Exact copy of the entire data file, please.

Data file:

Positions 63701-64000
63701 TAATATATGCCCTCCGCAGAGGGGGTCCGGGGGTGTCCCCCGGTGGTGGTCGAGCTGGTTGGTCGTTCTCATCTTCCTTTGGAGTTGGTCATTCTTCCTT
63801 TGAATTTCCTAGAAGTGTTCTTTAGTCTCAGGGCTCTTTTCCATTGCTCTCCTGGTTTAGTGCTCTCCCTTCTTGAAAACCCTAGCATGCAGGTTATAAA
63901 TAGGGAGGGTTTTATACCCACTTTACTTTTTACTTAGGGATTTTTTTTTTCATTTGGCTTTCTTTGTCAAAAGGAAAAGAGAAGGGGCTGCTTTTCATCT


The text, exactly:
Positions 63701-64000
63701 TAATATATGCCCTCCGCAGAGGGGGTCCGGGGGTGTCCCCCGGTGGTGGTCGAGCTGGTTGGTCGTTCTCATCTTCCTTTGGAGTTGGTCATTCTTCCTT
63801 TGAATTTCCTAGAAGTGTTCTTTAGTCTCAGGGCTCTTTTCCATTGCTCTCCTGGTTTAGTGCTCTCCCTTCTTGAAAACCCTAGCATGCAGGTTATAAA
63901 TAGGGAGGGTTTTATACCCACTTTACTTTTTACTTAGGGATTTTTTTTTTCATTTGGCTTTCTTTGTCAAAAGGAAAAGAGAAGGGGCTGCTTTTCATCT